- 02, 6
Minimizing finite automata is computationally hard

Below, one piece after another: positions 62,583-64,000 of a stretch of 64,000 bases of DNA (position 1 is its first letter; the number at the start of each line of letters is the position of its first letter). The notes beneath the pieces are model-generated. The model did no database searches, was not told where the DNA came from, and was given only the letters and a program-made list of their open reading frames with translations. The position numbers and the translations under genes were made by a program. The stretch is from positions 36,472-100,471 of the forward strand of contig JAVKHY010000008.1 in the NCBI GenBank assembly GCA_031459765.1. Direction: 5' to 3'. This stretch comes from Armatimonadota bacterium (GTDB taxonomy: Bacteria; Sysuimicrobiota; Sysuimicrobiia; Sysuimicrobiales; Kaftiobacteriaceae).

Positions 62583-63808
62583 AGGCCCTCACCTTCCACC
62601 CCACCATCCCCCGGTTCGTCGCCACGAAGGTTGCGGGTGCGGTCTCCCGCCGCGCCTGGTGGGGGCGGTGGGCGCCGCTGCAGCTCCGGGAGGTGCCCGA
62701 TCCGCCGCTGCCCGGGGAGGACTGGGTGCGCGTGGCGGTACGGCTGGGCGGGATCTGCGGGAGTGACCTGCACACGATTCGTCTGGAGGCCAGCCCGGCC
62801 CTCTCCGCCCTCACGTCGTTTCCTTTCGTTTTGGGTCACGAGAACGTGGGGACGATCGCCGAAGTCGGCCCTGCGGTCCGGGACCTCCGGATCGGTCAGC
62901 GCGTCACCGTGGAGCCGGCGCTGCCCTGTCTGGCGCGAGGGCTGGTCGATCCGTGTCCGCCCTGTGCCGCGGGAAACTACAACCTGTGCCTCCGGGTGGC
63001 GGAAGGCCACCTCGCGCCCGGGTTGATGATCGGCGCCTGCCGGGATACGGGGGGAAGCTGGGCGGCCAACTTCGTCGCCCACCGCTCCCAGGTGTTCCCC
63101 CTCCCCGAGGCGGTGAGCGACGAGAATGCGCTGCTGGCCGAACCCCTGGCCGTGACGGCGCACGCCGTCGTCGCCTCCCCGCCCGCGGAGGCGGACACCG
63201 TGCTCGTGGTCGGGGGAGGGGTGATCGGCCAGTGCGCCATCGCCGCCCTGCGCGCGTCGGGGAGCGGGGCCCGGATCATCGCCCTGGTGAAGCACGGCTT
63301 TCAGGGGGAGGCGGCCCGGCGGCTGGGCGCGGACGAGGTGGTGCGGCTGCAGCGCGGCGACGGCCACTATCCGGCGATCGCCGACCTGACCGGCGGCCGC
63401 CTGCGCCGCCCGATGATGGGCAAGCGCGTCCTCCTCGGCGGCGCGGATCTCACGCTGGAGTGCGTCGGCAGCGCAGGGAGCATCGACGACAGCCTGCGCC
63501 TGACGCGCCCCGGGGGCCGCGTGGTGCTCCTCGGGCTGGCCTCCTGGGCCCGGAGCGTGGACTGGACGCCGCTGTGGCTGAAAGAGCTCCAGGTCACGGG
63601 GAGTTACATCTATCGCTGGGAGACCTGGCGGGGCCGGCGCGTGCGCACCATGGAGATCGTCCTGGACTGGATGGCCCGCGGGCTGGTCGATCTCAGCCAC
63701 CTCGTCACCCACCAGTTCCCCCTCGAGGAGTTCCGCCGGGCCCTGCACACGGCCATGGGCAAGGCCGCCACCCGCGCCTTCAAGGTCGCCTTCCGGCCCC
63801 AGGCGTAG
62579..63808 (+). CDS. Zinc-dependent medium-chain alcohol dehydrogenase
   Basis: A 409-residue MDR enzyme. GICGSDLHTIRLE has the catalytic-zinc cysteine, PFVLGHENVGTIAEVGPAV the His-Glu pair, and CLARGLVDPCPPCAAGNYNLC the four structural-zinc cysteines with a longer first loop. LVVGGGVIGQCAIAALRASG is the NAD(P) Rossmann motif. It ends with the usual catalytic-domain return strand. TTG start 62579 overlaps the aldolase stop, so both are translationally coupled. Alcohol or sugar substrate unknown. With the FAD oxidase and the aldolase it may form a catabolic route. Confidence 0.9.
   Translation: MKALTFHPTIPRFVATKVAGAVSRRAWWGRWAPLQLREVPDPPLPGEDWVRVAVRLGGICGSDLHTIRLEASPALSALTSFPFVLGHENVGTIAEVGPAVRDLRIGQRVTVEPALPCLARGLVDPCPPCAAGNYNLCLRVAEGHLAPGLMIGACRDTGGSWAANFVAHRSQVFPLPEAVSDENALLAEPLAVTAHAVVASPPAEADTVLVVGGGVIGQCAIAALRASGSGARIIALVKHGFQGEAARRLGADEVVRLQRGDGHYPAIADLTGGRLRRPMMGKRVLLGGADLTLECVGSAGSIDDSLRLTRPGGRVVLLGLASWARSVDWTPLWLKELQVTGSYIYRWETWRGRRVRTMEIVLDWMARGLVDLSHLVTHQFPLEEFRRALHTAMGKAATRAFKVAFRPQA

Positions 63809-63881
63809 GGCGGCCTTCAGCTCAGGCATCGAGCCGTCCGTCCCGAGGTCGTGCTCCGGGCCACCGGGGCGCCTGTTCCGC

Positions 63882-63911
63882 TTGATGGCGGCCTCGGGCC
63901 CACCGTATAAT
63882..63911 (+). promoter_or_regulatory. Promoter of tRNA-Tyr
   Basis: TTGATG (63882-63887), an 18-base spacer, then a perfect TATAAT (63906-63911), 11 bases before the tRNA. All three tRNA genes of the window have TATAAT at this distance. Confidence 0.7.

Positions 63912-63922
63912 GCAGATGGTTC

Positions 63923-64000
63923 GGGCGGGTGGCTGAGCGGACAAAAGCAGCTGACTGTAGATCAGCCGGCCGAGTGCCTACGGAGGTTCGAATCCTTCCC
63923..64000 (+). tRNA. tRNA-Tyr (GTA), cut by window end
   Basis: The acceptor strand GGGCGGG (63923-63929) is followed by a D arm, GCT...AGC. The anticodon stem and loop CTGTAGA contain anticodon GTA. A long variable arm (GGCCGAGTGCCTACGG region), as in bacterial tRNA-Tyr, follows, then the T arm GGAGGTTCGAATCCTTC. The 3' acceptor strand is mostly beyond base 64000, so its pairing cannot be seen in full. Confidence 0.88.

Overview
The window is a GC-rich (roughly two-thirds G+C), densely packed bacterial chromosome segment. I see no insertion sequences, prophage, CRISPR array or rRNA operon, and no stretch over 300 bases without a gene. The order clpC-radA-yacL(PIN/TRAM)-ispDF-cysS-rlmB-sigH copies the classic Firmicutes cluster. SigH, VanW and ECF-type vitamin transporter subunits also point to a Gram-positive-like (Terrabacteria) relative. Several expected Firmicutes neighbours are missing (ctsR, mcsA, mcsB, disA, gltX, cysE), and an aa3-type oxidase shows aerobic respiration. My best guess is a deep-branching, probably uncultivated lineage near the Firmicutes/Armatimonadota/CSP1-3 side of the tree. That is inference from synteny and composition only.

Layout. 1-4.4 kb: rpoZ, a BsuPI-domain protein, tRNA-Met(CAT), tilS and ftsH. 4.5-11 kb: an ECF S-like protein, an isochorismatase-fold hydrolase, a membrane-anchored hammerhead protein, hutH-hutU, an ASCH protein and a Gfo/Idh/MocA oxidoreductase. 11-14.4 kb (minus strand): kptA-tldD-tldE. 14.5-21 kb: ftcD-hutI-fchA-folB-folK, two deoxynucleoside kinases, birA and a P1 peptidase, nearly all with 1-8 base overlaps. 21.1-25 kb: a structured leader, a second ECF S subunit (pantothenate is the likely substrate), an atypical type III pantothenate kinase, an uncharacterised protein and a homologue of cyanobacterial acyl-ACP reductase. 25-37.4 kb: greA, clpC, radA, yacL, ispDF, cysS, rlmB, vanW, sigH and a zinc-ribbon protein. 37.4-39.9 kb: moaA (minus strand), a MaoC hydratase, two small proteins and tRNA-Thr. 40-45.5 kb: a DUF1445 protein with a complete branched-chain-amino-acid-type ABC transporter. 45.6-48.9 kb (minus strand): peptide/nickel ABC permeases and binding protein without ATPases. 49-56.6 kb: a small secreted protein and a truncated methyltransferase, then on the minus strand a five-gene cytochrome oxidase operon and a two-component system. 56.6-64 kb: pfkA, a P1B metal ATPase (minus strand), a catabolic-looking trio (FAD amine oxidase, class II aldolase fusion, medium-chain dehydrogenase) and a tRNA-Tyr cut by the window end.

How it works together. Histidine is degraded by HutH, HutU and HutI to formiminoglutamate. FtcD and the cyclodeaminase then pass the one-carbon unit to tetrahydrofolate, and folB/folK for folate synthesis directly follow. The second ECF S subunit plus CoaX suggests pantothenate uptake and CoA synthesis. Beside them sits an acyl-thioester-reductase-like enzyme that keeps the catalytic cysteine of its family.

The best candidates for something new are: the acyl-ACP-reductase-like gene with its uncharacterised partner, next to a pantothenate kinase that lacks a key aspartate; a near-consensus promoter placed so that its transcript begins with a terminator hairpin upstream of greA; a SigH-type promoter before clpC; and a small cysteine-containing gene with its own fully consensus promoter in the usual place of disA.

- It is known that deterministic finite automata (DFAs) can be algorithmically minimized, i.e., a DFA M can be converted to an equivalent DFA M' which has a minimal number of states. The minimization can be done efficiently . On the other hand, it is known that unambiguous finite automata (UFAs) and nondeterministic finite automata (NFAs) can be algorithmically minimized too, but their minimization problems turn out to be NP-complete and PSPACE-complete . In this paper, the time complexity of the minimization problem for two restricted types of finite automata is investigated. These automata are nearly deterministic, since they only allow a small amount of non determinism to be used. On the one hand, NFAs with a fixed finite branching are studied, i.e., the number of nondeterministic moves within every accepting computation is bounded by a fixed finite number. On the other hand, finite automata are investigated which are essentially deterministic except that there is a fixed number of different initial states which can be chosen nondeterministically. The main result is that the minimization problems for these models are computationally hard, namely NP-complete. Hence, even the slightest extension of the deterministic model towards a nondeterministic one, e.g., allowing at most one nondeterministic move in every accepting computation or allowing two initial states instead of one, results in computationally intractable minimization problems.